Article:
A lottery millionaire kept his job as a school janitor and now has helped build a new track for the young athletes he coaches at the Evergreen Campus high schools in White Center.
Tyrone Curry used to tell his friends about the big plans he had for the lottery money he was sure he’d win one day.
One of the things he talked most about was the desire to build a real track — one that didn’t get muddy in winter or hard as rock in summer — for the young athletes he coaches at Evergreen Campus high schools in White Center.
“He was always talking about how he wanted to do that,” said his friend of 30 years, Frank Luckett. “He’s the kind of guy that even when he was having hard times, he would somehow come up with money to help a kid who needed a uniform or a bag.”
On Friday, Curry, 60, watched as crews painted white stripes around the brand-new track at the school where he’s worked for 20 years as a janitor and a coach.
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A King County parks grant paid for part of the $175,000 track. The rest, $40,000, came from Curry, out of the $3.4 million he won from a lottery ticket on June 6, 2006.
“I wanted to do something for the kids who are here now and for all the future kids,” said Curry, who has five grown sons of his own.
The $40,000 he paid on the track — and the two new cars he bought for himself and his wife — well, that’s about the only big money he’s spent since he won, he said.
He lives in the same modest, three-bedroom Shorewood-area house he lived in before, though he has put in new siding, a new fence and a new driveway.
He still works the same jobs as a janitor and a coach for the Highline School District, where he’s been working for 35 years. And he still works on the side as a seating host for Safeco Field and as assistant head usher at KeyArena.
He and his wife, Michele, still live on the income he brings in from his jobs. He still thinks of bowling night as his big night out, he still wears shoes older than some of the kids he coaches, and he still hangs out with his same old friends.
“He hasn’t changed a bit,” said his friend Luckett.
Curry, who was raised by a single mother with nine children, grew up in Seattle and attended Garfield High School before joining the Navy and then attending the University of Washington.
His mother worked two to three jobs to raise her children, and she taught them to live modestly and conservatively, he said.
“She kept us grounded,” he said. “She taught us to work for what we got and to work with what we got,” he said.
He had hoped to become a teacher, but kids and life interfered, he said, and he never earned his degree.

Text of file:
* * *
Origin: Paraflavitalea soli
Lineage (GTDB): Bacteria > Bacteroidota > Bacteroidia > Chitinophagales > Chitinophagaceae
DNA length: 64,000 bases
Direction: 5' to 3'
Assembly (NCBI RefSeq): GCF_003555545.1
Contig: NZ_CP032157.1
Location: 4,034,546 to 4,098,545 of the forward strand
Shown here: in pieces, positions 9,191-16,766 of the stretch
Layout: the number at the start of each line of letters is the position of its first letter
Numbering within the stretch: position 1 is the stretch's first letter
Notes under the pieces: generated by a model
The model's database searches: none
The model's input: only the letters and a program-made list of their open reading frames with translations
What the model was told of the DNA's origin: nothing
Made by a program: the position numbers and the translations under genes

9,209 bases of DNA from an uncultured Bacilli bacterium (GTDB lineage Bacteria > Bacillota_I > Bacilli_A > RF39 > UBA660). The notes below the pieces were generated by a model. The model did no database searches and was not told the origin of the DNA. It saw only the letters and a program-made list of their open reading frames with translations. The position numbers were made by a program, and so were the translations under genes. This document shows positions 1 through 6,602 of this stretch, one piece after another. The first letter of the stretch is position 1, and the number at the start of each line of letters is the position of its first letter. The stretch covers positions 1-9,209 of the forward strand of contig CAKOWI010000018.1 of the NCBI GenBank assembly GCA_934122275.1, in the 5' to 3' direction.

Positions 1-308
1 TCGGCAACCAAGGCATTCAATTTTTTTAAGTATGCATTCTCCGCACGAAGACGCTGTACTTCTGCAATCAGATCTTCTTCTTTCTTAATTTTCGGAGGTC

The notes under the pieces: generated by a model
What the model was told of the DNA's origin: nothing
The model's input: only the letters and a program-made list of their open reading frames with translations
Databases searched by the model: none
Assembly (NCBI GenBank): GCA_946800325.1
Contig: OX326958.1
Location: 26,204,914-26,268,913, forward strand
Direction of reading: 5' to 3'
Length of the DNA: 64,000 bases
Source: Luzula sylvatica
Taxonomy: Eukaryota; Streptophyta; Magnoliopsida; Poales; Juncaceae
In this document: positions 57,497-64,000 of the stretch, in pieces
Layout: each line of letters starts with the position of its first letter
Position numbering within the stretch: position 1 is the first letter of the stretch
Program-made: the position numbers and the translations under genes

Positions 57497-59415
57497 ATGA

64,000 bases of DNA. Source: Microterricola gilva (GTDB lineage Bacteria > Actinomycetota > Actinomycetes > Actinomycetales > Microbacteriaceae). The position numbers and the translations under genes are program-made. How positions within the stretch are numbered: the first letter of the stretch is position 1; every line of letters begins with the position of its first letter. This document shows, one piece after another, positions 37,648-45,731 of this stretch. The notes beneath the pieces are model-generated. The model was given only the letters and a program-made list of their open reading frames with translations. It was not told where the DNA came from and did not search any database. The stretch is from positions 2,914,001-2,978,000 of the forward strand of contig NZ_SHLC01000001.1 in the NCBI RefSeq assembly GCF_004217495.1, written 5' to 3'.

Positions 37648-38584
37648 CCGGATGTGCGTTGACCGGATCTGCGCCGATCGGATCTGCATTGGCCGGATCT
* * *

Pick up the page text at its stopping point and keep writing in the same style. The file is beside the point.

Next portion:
When he left college, he found a job as a teaching assistant at a Highline School District middle school, but when funding for that position was cut, he accepted a job in maintenance and moved over to the Evergreen Campus, he said.
He and his family were on the verge of bankruptcy when he won the lottery, he said.
Luckett said he told Curry that while $2.5 million, the amount he received after taxes, might sound like a lot, he’d have to be careful, as it wouldn’t stretch very far for very long.
“He was always giving his all away, especially to his family. I told him before, ‘You got to stop that. That’s why you’re always broke,’ ” said Luckett. “After he won, I told him, ‘You didn’t win $50 million, you won $3.4 million. It’s not that much.’ “
Of course, Curry and his wife couldn’t resist giving money to their kids and their parents; and Curry is developing a piece of property in Oklahoma for his siblings to live on.
He said he told his wife she “could get anything she wanted, but she said she had all she needs,” said Curry. His wife also reminds him, he said, that they need that money for retirement.
“We really don’t think about it,” he said. “I’m the same average Joe Citizen I always was.”
Even so, Curry said he still makes his plans.
Curry said he knew the very first time he bought a lottery ticket years ago that he would win one day.
“I just knew,” he said. “And I know that I’m going to win it again.”
When he does, he said, his next project is a new tennis court for the school.
“I want to put in things that can be useful to people, that can be used by the kids, by neighbors and other people. It’s not about me, it’s about other people and what I can do for them.”
Christine Clarridge: 206-464-8983 or firstname.lastname@example.org. Seattle Times researcher David Turim contributed to this report.